Oh, those pesky modern tools, computers. Can't live with them, can't live without them.
Well, I can probably do either. Living without them would force me through withdrawal, though.
My wife's Apple Power Macbook saga continues. This week saw a new problem vexing her as her trackpad cursor began reacting to invisible inputs that were contrary to her desire and intentions. Gritting her teeth, she said, "I think I have a virus."
"I doubt it," I replied, and did some searches. "The jumping cursor on Apples has been documented going back to 2009. There are several possible causes. A virus is unlikely. Given your symptoms and your computer's age, it's more likely that the problem is what it says in this Apple KB article. According to it, some 'third party supplied batteries' may swell. The battery is directly beneath the trackpad. Pressure caused by the swelling dictates unwanted inputs and actions."
She mumbled and ranted more, habits I believe she acquired from me. "There's a simple diagnosis. I can take your back off and remove the battery. If the problem doesn't exist, it's the battery. Or, we can assume it's the battery and just order a new one for you. What do you want to do?"
Slamming her computer with the heel of her hand a few times, she looked up to me. "I'm going to hit it a while and see if that helps."
Yes, she's always been a fan of the hammer as tool and solution. Anytime there's a problem, she suggests giving the offendin item a few whacks.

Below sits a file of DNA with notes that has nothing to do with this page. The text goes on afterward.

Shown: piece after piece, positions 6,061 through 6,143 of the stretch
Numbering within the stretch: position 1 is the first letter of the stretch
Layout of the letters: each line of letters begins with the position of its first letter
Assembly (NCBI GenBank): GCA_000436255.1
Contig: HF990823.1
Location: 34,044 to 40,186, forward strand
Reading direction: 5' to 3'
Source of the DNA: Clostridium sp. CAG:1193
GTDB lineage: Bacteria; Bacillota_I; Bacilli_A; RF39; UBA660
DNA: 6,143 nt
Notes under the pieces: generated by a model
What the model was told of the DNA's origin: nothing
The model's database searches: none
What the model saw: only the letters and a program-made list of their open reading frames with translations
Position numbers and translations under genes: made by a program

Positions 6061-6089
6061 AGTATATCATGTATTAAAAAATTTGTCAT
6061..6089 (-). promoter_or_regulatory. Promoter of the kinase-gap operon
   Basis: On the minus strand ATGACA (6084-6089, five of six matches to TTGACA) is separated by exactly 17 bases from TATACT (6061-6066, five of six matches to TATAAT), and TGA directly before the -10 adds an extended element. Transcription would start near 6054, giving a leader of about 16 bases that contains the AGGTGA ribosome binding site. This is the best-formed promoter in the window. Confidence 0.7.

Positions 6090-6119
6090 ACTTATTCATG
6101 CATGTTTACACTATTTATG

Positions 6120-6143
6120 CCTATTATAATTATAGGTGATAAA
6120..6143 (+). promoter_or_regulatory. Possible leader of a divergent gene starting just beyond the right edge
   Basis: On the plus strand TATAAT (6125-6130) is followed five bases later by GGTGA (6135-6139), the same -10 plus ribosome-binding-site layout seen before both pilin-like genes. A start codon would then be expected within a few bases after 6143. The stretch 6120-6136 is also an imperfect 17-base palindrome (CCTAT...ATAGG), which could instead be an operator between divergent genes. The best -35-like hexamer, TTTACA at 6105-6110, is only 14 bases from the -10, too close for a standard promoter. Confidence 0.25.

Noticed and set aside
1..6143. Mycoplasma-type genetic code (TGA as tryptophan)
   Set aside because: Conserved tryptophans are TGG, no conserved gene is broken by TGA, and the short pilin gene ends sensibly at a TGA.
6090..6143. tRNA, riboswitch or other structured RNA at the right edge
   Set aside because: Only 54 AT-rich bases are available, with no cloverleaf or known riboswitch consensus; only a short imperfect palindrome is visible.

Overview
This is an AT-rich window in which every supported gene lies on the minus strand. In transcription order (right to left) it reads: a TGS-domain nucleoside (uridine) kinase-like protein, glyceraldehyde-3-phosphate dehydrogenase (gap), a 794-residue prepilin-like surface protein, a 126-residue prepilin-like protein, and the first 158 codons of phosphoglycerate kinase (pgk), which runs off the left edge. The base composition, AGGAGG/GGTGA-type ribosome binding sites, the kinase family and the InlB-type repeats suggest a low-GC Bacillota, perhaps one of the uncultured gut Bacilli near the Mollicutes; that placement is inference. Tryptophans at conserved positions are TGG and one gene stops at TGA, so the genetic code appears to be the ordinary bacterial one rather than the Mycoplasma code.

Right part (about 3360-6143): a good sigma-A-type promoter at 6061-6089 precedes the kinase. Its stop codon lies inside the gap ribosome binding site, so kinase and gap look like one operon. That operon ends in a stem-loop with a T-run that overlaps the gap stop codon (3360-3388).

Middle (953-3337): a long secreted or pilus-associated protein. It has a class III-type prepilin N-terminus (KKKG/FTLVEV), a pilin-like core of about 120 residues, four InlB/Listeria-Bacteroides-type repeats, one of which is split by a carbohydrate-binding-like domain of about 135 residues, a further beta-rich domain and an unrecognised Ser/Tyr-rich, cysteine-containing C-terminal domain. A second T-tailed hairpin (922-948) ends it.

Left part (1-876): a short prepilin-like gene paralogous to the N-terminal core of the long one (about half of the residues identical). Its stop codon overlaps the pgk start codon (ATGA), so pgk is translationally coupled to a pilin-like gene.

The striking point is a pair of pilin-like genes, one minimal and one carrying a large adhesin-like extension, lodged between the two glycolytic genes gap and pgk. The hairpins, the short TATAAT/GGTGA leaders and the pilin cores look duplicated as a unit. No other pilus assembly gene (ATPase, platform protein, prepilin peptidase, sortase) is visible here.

Saturday morning found us without an Internet connection. I shut down the system and brought it back up. No change. The Internet was missing.
I called our service provider. "Well, you're the only one reporting a problem. You might be the first or the problem might be limited to your connection. If others report the outage, they'll work on it today. Otherwise, they won't work on it until Monday."
Thanking the person, I hung up and passed the information on to my wife. She was outraged. "What do we pay them all that money for?"
"We selected a basic package, without technical support," I replied. "I don't really know the terms and conditions that we originally selected or what changes they've made since then."
"There shouldn't be different levels," she snapped, working herself up. "There should just be one level. If you don't have a connection, you don't have a connection and they should fix it. It shouldn't be about money."
I sighed. "Yes, dear." Meanwhile, I searched for unsecured routers broadcasting in the area. Connecting with one of them, I verified they also didn't have an Internet connection, then did the same with a third. I passed that on to her, adding, "That's good news. The provider has wider issue. They just don't know it. They're going to find out and then work on it. It'll probably come up in a few hours."
Meanwhile, the previous night, while dealing with the jumping cursor, I asked her to check for updates. Having spent several hours that week dealing with updates from my security provider, the browsers, operating systems, Java, Adobe and other apps, all driven by Microsoft's 'super Tuesday' fix, I felt sure her Apple would have an update.
There was, and it turned out to be a semi Java 6 fix. She told me what her computer said. "Should I let it download and install?" Yes, I told her, it sounds like they're finally doing something about your Java issue, going on a mini rant about it. She downloaded, installed and rebooted. It sort of works, sometimes, but takes a while to load.
I'm not surprised. With my updates, Chrome became almost useless. I switched back to Firefox, which handled the updates more ably.
Our Internet Connection returned on early Saturday afternoon. We'll probably never know what happened or why. There's a good chance the ISP is unaware what happened and why.
It's just like any other SNAFU - situation normal, all fucked up.
Causes Michael Seidel Supports
Kiva, Women's International League for Peace and Freedom, Propublica.org, Doctors Without Borders, GreaterGood.com